For example, for a table named: ms_masslynx_v2_root, where:

  • IDS Name = ms-masslynx
  • IDS Version = v2
  • Root Field Name = root

In this example, the root table is named root. However in some cases, the root table may be named differently. For example, the root field name for Empower tables is injection because injection is the root field in the IDS. Therefore, the name of the table is: lcuv_empower_v2_injection.

Column Names

You can use the Tetra Data Platform (TDP) to view the columns in each table and the table datatype. For column names, all non-alphanumeric characters are converted to underscores because of the character restriction of S3 and Athena. S3 and Athena still allow some special characters; however for simplicity, TetraScience converts all special characters to underscores.

This example shows column names in a root table:

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root table example

This example shows column names in a method_instrument_detector_channels table:

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method_instrument_detector_channels table example

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Third-Party Tools and Athena

If you are using a third-party tool to query Athena tables, you may need to declare which database to connect to upfront.

  • If you do this, then you can use the table names as they appear in the system.
  • If do do not declare the database upfront, then you must add the database name in your query, for example: demo_uat.lcuv_empower_v2_injection.

Datacube Tables

Depending on the instrument you are using, you may or may not have datacube tables in your SQL table list.

datacubes table creation is handled differently than general Athena table creation. There are only two datacube tables:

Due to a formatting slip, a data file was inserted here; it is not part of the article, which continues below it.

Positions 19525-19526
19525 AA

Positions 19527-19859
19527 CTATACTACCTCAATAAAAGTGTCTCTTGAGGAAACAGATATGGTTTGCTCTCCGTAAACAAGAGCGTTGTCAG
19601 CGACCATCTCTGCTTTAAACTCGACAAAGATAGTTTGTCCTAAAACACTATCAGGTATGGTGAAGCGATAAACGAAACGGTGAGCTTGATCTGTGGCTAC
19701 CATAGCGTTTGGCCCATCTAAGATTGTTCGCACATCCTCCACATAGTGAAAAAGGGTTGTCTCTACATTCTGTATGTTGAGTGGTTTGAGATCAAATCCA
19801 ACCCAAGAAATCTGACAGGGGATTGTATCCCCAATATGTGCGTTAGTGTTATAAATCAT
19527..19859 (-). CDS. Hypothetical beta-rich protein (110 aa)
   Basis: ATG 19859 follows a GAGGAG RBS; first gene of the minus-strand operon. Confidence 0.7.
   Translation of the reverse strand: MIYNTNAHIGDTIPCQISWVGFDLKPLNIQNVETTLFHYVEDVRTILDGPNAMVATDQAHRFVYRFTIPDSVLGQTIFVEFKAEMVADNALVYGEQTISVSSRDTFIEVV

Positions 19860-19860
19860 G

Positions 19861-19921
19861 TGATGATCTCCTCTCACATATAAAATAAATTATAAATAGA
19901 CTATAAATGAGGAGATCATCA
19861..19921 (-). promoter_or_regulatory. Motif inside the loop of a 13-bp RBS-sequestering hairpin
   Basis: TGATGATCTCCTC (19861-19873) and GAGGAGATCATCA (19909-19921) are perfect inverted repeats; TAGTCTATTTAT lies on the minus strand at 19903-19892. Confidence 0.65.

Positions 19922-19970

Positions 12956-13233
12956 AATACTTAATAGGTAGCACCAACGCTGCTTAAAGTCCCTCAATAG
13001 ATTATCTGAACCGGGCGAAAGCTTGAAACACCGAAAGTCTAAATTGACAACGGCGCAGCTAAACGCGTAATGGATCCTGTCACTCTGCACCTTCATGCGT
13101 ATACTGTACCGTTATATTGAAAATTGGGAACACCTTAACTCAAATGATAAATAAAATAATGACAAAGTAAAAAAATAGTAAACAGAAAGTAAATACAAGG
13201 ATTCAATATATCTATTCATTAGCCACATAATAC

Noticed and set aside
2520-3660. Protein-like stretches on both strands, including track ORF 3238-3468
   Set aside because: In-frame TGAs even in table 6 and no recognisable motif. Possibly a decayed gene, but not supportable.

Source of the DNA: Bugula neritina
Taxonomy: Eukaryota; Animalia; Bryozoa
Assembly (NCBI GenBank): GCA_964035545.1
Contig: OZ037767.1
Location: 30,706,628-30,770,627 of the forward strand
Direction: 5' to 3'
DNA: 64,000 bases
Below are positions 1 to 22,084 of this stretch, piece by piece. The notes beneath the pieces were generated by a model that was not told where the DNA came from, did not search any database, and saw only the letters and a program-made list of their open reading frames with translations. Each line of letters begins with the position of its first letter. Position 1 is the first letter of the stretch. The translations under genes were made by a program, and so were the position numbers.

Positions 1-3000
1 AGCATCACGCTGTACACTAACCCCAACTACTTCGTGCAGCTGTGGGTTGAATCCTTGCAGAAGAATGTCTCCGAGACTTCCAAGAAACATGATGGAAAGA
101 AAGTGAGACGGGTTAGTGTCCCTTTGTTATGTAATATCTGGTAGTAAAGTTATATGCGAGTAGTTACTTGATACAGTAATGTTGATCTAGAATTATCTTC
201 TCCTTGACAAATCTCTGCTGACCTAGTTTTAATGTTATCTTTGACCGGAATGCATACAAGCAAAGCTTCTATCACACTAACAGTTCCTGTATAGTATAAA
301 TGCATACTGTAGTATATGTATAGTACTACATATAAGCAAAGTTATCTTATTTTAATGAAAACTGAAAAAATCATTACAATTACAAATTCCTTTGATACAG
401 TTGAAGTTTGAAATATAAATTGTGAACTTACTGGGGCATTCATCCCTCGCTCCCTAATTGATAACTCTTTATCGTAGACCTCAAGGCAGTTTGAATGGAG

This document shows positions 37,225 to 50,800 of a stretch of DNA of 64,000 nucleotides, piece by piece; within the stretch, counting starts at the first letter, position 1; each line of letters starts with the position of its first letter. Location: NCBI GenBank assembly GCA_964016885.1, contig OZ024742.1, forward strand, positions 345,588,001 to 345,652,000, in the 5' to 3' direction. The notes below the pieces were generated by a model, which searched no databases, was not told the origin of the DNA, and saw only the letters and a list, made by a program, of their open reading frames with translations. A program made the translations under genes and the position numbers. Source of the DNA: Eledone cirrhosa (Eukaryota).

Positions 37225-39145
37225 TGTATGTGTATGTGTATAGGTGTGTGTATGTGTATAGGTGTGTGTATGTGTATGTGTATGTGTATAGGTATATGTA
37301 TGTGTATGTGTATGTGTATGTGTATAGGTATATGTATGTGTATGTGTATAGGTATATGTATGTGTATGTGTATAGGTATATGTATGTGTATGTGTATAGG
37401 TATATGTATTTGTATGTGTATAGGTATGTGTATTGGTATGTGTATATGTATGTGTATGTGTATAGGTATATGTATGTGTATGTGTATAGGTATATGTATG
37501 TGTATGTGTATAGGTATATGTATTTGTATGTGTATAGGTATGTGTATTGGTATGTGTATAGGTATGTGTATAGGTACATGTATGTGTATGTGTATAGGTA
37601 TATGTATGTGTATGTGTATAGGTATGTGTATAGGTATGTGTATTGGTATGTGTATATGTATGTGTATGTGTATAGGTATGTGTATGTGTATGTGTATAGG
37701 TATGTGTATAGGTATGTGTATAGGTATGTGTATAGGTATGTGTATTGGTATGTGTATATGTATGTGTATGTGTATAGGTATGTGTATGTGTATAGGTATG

• <IDS name>_<IDS version>_datacubes
  • <IDS name>_<IDS version>_datacubes_data

For example, Empower v2 datacubes tables are:

  • lcuv_empower_v2_datacubes
  • lcuv_empower_v2_datacubes_data

This diagram shows an example of how IDS datacubes are converted into Athena tables:

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Diagram Notes

  • For improved readability, click on the diagram to increase its size.
  • For simplicity, the <IDS name>_<IDS version>_ prefix is omitted for each table name.
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IDS datacubes to Athena table

This example shows a datacubes table:

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datacubes table

The datacubes table contains all metadata and:

  • Each measure’s name and unit
  • Each dimension’s name and unit

Each measure’s name and unit, and each dimension’s name and unit, becomes an individual column. How the columns are auto-generated depends on the number of measures and dimensions defined in the IDS file.

This example shows a datacubes_data table:

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datacubes_data table

The datacubes_data table stores measure and dimension values. Similarly to name and unit, each measure and dimension value becomes an individual column.